The news this week for Bank of American keeps getting worse. Today the Justice Department announced it was filing a lawsuit against the bank. The suit alleges that Countrywide Financial, formerly the country’s largest private mortgage lender, generated thousands of fraudulent mortgage loans and then sold them to Fannie Mae and Freddie Mac, the government institutions that underwrites mortgages for millions of American homeowners. The suit further alleges that the practice of streamlining and generating those fake and risky mortgages continued even after Bank of America purchased Countrywide in 2008.
“The fraudulent conduct alleged in today’s complaint was spectacularly brazen in scope,” said Preet Bharara, the United States attorney in Manhattan.
Those transactions became the tipping point of the “subprime” mortgage disaster that led to the Great Recession and the bankruptcy of some of the nation’s largest financial institutions including Countrywide and Lehman Brothers. The Justice Department is seeking $1 billion in damages for the actions of the bank for selling these knowingly “toxic” assets to the Fannie and Freddie, which then became insolvent and required taxpayers bailouts under the TARP program. The financial problems of these two housing lenders also led to thousands of foreclosures on the homes of American families.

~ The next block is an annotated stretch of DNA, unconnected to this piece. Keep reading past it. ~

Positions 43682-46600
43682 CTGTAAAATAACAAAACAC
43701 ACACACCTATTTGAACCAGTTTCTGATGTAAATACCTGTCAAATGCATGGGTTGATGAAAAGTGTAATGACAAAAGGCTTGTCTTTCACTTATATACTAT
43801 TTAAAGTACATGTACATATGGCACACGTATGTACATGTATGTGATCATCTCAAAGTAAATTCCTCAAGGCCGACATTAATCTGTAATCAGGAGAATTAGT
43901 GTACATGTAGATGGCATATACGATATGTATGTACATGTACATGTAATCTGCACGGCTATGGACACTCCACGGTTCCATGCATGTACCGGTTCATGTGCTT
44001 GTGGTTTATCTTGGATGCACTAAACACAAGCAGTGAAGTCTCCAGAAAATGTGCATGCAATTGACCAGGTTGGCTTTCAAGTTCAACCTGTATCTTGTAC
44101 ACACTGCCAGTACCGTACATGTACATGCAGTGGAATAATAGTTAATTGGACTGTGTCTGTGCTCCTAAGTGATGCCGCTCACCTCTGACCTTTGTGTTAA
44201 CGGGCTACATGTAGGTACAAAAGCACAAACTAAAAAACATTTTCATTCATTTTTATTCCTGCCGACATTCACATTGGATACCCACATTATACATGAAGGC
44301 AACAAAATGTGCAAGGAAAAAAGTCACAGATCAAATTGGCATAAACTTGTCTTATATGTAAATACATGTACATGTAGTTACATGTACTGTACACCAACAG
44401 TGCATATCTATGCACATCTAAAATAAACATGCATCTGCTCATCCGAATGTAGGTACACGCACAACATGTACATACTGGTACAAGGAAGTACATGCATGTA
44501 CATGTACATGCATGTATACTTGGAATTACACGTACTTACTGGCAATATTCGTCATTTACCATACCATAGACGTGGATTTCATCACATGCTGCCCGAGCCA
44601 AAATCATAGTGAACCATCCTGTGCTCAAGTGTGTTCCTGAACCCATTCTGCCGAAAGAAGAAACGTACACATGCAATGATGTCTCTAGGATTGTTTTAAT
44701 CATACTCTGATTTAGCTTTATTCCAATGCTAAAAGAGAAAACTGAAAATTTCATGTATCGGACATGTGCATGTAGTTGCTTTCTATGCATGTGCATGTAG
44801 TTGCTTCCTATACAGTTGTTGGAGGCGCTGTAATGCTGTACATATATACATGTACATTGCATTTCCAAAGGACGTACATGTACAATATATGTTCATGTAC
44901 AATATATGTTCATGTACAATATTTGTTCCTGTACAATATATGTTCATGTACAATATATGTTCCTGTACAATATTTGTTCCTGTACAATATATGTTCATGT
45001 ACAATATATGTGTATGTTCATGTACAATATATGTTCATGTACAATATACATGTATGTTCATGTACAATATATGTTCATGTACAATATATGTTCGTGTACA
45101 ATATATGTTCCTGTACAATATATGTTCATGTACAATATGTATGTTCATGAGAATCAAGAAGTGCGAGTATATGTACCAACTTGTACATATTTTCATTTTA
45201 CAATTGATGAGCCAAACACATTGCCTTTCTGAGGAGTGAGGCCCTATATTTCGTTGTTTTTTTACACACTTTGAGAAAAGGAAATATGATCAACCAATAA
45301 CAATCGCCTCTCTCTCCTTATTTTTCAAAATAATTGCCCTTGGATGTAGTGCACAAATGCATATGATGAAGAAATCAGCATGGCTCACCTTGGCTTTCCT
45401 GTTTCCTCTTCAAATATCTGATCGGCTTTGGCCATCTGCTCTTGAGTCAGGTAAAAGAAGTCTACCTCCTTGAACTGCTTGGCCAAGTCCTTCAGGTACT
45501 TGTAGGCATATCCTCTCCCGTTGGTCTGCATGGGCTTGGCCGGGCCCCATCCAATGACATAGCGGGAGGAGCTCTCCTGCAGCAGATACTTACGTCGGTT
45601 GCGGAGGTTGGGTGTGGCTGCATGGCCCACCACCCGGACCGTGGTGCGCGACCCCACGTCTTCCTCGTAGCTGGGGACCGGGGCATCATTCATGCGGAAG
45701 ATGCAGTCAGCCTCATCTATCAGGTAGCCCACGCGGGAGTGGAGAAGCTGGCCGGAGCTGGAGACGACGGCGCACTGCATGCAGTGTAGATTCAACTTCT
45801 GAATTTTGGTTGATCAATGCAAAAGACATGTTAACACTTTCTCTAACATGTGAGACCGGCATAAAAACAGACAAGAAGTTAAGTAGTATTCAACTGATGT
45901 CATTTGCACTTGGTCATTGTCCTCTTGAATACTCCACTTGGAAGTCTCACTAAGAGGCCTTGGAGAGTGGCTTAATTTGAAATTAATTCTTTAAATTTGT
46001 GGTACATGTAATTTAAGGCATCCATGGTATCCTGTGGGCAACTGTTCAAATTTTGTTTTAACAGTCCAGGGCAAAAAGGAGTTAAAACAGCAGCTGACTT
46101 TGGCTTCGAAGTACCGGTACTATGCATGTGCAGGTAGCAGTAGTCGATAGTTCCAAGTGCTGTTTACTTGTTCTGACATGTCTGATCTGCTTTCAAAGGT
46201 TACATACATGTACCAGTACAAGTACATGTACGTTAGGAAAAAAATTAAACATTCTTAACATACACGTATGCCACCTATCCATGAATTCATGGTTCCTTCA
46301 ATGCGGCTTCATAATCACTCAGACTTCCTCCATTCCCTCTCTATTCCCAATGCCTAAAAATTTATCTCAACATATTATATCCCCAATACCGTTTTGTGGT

The Countrywide case is a new addition to several other lawsuits being pursued by the government against Wall Street firm and financial institutions. For example, last year the Federal Housing Finance Agency sued 17 banks over losses sustained by Fannie Mae and Freddie Mac, and is relentlessly calling on firms like Bank of America to repurchase billions of dollars in the bad loans they fraudulently sold to the government-controlled housing lenders.
Bank of American did not have an immediate comment. The news will be disappointing to its shareholders as it comes in the same week the bank announced that its profits had declined by 95 percent in the third quarter. The new the lawsuit represents yet another obstacle to the financial solvency and longevity of the country’s second largest bank.